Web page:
December ’20 is done and oh boy, what a month that was. A lot has happened during this period regarding development as well as operation of geotastic. But first things first:

Api costs of December 2020

Compared to November, this month’s total api usage increased by almost 600%, which correlates with the increase of daily players. If not for the huge support of the community, I wouldn’t be able to keep the service up at this point. So, a BIG thank you to all people who supported geotastic financially. You are the reason why it’s still alive and kicking in 2021.

We need more power!

I was rather nervous seeing the player numbers rise day by day since I didn’t really tested the multiplayer services with huge amounts of simultaneous players. At one point, there were almost 500 players playing geotastic at the same time. Geotastic held out just fine, but the other, more communication heavy game Montagsmaler-Online, had a lot of trouble keeping up with so many players. The server stopped responding at some point (100% CPU usage), but I seemed to not have too much of an impact on the geotastic server application even though they both run on the same VPC. Phew. Still, it wasn’t feasible to keep using the small and free EC2 instance of AWS, so I planned to move everything to a more potent machine. I crunched the numbers and went for a virtual server provided by netcup. Setting everything up was straight forward and I was able to get everything up and running during the course of one day. Geotastic as well as Montagsmaler already communicate with the new server.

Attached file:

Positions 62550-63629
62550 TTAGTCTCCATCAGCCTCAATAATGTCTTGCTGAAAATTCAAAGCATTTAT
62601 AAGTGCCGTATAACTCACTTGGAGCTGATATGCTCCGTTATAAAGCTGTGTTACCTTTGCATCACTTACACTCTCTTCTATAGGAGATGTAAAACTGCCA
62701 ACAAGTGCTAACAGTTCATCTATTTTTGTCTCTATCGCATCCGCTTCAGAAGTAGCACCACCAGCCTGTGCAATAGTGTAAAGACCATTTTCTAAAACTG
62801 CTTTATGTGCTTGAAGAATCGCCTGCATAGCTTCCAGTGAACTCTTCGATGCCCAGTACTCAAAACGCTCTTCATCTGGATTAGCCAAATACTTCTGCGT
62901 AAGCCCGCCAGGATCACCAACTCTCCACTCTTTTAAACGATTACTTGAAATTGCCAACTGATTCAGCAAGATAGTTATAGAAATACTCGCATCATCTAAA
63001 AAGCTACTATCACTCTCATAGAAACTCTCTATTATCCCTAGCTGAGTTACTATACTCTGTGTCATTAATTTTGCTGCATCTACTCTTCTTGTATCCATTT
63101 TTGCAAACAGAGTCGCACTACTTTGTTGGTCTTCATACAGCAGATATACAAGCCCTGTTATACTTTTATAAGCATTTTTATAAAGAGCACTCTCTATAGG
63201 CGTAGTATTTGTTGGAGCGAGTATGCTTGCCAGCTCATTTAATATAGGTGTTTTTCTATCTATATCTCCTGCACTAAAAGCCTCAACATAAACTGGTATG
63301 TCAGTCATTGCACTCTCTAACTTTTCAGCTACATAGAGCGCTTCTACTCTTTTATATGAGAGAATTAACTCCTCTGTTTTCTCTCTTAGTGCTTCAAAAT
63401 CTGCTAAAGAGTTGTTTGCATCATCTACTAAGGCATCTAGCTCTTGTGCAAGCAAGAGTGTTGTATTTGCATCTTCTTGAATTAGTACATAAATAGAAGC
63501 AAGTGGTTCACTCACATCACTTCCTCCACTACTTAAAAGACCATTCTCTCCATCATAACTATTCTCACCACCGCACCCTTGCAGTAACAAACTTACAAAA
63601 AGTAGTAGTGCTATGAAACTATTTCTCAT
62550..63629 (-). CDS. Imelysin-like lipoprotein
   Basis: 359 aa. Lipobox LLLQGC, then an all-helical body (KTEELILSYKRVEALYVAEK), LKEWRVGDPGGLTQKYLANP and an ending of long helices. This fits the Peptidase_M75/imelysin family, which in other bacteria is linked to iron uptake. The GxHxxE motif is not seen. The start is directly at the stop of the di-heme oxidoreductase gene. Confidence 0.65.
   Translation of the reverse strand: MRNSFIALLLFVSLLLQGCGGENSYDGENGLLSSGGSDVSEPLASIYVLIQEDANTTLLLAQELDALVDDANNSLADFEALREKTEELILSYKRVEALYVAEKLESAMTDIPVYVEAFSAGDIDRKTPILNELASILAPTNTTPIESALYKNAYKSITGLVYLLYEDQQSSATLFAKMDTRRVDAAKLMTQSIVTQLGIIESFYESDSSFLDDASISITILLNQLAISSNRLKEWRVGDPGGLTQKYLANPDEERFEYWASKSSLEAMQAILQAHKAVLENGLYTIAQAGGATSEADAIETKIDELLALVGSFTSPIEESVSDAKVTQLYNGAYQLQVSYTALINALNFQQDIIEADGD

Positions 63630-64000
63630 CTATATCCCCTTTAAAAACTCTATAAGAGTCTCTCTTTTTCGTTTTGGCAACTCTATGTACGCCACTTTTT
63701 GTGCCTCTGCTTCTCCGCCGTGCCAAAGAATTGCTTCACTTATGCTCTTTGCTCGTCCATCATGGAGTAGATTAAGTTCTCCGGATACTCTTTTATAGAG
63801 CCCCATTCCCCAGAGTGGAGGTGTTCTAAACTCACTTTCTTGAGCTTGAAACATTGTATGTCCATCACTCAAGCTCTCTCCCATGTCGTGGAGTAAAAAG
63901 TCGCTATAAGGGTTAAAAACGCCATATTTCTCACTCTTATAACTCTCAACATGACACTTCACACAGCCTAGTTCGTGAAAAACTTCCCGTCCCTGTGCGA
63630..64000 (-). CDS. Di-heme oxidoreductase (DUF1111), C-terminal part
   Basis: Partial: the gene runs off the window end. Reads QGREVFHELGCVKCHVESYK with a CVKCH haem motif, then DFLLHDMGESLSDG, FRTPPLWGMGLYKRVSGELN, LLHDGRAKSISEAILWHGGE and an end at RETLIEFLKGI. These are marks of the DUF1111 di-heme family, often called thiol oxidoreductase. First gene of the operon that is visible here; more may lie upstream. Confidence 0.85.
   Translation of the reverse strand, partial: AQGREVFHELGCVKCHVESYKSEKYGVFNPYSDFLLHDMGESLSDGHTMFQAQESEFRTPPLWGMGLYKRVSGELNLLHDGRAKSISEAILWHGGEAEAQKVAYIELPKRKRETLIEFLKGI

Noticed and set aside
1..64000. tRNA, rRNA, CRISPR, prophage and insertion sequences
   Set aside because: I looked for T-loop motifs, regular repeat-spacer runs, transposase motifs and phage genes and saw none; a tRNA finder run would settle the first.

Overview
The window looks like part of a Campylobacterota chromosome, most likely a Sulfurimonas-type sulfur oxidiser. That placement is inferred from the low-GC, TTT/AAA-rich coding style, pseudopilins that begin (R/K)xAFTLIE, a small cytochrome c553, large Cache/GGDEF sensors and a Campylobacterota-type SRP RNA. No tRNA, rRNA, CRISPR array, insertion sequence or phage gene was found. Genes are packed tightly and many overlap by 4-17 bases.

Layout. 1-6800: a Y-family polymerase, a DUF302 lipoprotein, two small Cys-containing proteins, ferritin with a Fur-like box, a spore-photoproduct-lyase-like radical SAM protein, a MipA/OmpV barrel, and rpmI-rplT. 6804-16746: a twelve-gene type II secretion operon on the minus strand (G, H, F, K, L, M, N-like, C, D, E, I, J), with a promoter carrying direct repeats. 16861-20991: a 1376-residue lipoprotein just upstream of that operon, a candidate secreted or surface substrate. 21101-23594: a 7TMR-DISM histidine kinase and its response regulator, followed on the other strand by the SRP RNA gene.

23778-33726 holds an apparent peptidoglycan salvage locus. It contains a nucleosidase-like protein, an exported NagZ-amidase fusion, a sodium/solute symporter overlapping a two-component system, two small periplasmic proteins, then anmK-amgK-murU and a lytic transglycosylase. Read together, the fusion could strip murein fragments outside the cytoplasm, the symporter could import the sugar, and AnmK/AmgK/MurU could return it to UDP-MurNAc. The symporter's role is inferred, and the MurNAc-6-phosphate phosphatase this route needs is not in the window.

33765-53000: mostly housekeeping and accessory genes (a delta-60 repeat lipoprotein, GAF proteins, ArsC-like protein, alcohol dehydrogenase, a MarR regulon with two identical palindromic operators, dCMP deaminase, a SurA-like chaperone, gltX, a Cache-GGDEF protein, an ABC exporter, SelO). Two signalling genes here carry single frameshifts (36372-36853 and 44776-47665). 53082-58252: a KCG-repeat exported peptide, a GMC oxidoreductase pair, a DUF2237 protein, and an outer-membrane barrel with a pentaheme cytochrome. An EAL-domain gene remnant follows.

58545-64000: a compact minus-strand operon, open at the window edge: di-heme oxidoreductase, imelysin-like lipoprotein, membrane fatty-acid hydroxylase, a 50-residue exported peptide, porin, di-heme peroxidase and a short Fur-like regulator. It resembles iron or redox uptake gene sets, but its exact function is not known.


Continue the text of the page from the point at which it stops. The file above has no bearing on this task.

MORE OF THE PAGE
New Features

December also brought a lot of new features to geotastic. I’ll do a brief run down of everything noteworthy:

  • New game modes: Fun with Flags (Multiplayer only) and Country Streak (Local game only)
  • I Implemented a custom compass for street view, since the default google components seemed to bug out for some players. Very annoying.
  • The result and finished views got quite some updates. Aside from a detailed score table to inspect each round, it’s also possible to see the route every player took on the result map view.
  • I replaced the reverse geocoding api I used up until now (freely available via https://nominatim.org) with my own service. I didn’t like the idea to have so many third party dependencies and some players did report issues that stemmed from timed out calls on the nominatim service. Implementing a reverse geocoding service was fun and a pain at the same time. I’ll probably dedicate a whole blog entry to this topic later this month.

That’s it for now!

I wish you all a happy new year. Stay safe and keep playing a lot of remote online games!

I love creating stuff, which includes art, software, games and music.